If you haven’t heard, Twitter investors may be getting a slug of cash they need to put to work.
This is a good thing, but it means we need to sharpen our pencils on where to reinvest this cash. The timing is decent, with the market down more than 20% and value indices also down double digits on the year. It’s time to turn over some rocks.
I plan to read about at least one new company every day this month and will post the results here.
First up is a company called PC Connection (ticker CNXN).
Founded in 1982 to sell Macintosh computers, the company was named as the second fastest growing company in the US in 1987. In 1998 they IPO'd after growing 65% in the previous year. At year end 1999, the company had $1.1b of trailing sales, $22m of net profit, and a $550m market capitalization.
After the tech bubble burst the company struggled with declining sales, and its market cap bottomed out at a mere $100m. This was the beginning of a very slow comeback in terms of both profits and valuation. Today the firm has a market cap of $1.2b on $3.3b of sales and $70m of trailing net income (about 17x PE). The share price has gone essentially nowhere since 2019.
The business hasn’t changed that much, with PC sales still accounting for nearly half of revenue. The rest is made up of accessories, servers, and software. This is, unsurprisingly, a low margin operation, and EBIT margins have varied between 2.5% and 4% in recent years. But despite these low margins, high inventory turnovers and low fixed capital requirements give the firm around a 10% return on equity.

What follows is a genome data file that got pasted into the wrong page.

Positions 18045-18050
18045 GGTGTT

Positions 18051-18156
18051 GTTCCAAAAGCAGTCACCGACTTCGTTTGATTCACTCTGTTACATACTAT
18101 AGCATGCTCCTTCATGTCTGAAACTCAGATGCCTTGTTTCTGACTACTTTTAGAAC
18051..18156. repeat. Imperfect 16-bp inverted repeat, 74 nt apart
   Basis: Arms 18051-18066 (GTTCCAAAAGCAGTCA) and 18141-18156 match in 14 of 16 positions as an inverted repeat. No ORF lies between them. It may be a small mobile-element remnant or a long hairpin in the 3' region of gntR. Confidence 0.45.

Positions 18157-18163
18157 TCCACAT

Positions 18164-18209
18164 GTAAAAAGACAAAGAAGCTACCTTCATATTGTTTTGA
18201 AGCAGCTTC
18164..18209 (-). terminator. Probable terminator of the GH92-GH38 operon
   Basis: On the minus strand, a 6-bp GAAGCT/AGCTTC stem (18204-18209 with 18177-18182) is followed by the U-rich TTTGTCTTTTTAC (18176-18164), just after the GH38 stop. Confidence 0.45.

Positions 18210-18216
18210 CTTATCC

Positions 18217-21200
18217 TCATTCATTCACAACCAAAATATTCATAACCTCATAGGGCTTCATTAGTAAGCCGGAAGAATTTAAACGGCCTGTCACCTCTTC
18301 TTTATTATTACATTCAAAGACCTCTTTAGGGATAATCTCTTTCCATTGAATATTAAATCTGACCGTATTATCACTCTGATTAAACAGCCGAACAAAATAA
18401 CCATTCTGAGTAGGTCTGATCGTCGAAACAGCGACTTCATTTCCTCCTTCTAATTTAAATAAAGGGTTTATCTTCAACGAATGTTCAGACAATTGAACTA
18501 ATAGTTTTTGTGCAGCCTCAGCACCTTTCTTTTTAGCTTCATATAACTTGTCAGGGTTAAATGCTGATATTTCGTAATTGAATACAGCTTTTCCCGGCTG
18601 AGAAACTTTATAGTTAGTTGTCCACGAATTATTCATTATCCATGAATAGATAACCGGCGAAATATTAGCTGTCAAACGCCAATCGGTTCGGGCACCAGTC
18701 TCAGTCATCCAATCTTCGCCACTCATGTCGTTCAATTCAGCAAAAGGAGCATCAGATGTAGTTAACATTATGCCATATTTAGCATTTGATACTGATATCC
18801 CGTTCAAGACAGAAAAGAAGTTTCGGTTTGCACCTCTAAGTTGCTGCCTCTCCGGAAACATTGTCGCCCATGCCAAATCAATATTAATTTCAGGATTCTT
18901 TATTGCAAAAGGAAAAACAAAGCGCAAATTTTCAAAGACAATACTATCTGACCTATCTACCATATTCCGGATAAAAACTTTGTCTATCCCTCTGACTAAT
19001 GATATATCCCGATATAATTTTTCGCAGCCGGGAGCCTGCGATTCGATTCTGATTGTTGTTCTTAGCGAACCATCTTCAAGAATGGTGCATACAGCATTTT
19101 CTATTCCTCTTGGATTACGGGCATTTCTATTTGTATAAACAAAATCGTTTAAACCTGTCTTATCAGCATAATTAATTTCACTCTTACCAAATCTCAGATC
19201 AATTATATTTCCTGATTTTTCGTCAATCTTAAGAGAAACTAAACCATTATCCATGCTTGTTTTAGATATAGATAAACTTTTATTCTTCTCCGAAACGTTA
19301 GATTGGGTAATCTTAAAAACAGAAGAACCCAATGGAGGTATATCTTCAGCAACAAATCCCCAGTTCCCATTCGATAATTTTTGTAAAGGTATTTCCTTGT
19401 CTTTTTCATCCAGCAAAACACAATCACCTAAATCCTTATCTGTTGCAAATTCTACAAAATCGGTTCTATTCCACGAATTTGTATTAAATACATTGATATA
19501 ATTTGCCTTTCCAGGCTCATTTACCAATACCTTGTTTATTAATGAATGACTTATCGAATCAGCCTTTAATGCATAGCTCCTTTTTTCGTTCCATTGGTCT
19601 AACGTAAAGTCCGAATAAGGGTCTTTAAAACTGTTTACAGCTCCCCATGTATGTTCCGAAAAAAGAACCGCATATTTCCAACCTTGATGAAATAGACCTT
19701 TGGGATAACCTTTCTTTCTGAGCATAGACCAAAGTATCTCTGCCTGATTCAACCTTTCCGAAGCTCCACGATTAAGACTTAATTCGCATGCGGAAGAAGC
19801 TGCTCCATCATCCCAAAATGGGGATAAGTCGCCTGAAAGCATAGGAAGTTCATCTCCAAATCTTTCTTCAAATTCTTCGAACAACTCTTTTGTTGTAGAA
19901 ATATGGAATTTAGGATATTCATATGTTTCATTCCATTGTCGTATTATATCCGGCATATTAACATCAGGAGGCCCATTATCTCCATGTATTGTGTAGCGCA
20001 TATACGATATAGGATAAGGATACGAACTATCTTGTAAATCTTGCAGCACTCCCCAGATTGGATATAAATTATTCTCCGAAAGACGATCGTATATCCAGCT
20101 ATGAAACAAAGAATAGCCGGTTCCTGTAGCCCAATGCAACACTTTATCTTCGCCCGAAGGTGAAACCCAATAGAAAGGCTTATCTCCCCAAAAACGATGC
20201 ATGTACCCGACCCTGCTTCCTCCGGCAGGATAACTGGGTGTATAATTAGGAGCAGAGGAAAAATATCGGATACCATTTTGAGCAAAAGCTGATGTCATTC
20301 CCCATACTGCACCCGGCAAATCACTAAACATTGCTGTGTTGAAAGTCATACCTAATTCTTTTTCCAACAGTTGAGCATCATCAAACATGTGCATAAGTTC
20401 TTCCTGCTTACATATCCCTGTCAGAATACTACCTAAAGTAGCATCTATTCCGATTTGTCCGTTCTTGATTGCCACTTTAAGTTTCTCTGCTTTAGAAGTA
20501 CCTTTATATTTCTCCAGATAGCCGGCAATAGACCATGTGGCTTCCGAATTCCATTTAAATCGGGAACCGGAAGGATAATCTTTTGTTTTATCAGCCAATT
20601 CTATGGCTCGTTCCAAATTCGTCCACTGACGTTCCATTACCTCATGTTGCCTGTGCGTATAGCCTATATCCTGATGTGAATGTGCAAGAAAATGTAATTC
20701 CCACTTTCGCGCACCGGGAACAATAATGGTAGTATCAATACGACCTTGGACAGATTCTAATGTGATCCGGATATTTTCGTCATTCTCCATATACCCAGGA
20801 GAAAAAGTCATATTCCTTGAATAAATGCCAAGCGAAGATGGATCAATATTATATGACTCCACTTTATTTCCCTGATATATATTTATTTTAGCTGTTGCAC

Revenue growth has been rather anemic over the past decade, with sales increasing from $2.2b to $2.9b. This makes sense given the overall saturation of PCs in the modern economy as well as tough competition from both Amazon and OEMs selling direct to consumers.
One thing that is notable about the stock is that almost no one talks about it. SumZero (a well-trafficked buy-side investment site) has zero writeups, and the most recent one on Value Investors Club (“VIC”) is from 2008, when it went by a different ticker (PCCC).
That 2008 VIC writeup cites the stock’s valuation of “near tangible book value” as a key component of the thesis. In other words, it was not a pitch based on the quality or growth of the business. Such a thesis wouldn’t really apply in 2022, with the stock trading at around 2x book value. The stock also traded at about 3x EBITDA and 6x earnings in 2008, much cheaper than today.
Sell side coverage is also non-existent, with only Sidoti and Raymond James covering the company. Clearly, this is the type of boring, ignored stock that could get mispriced.
Still, given the business they are in, I fail to see why I should pay more than 10x earnings for this stock. If you want to invest in a business that sells PCs and accessories, why not own DELL or HPQ at 6-7x earnings?
I’m going to pass on this one for now. Let me know if I’m missing something.
What this is
Informal thoughts on stocks and markets from our CIO, Evan Tindell.